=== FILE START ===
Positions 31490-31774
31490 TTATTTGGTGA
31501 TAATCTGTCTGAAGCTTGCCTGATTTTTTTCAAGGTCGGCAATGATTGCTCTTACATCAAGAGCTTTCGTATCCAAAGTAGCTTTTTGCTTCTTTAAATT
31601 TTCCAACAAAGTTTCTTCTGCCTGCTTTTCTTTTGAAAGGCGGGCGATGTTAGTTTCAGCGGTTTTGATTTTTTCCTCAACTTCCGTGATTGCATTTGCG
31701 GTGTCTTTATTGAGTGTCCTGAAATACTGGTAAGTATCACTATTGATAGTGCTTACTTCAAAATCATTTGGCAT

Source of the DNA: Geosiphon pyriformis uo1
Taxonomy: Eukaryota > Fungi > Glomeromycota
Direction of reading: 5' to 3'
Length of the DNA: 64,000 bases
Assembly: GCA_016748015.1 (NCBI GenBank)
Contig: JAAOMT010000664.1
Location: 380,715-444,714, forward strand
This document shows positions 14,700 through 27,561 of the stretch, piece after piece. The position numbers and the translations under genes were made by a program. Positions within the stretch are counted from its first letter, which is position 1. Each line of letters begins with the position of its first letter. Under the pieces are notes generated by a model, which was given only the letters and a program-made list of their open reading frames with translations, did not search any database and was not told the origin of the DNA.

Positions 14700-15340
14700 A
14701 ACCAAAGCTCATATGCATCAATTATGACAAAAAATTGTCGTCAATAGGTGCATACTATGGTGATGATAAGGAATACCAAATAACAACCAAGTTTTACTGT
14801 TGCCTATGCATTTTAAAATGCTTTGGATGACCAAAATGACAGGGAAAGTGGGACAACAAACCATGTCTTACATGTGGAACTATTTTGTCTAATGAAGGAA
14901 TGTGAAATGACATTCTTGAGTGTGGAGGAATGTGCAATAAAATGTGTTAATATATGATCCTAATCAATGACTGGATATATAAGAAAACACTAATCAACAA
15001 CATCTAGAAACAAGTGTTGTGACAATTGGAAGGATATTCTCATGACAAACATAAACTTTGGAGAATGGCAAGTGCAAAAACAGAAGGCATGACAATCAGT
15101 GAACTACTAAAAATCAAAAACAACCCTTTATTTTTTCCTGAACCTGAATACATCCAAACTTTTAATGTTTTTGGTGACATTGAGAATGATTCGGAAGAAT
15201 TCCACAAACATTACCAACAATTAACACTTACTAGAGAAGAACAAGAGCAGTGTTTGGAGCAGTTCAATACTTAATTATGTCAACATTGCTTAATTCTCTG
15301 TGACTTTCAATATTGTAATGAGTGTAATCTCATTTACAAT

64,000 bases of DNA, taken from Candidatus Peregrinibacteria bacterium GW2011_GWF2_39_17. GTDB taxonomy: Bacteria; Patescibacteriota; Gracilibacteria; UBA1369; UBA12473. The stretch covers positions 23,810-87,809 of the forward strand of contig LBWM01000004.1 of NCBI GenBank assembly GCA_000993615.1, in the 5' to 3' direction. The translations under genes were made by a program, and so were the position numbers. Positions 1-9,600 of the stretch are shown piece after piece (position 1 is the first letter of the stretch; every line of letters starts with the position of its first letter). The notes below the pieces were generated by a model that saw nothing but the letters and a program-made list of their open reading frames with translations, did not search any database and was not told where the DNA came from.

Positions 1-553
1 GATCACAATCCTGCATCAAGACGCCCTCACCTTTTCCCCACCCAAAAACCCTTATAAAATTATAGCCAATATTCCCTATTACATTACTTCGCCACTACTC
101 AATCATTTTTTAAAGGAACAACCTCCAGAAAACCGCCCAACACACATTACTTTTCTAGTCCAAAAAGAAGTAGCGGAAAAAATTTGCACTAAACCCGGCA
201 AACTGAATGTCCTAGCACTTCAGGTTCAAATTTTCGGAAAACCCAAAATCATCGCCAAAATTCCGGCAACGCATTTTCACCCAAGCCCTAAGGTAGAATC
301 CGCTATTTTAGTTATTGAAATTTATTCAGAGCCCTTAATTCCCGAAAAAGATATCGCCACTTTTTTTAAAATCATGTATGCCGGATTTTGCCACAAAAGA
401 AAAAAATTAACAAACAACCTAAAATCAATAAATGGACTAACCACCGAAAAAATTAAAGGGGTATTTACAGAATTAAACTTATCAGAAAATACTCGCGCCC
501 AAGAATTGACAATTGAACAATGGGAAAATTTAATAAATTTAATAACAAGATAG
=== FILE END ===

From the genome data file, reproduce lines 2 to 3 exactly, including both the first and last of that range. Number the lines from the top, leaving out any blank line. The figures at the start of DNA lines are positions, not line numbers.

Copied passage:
31490 TTATTTGGTGA
31501 TAATCTGTCTGAAGCTTGCCTGATTTTTTTCAAGGTCGGCAATGATTGCTCTTACATCAAGAGCTTTCGTATCCAAAGTAGCTTTTTGCTTCTTTAAATT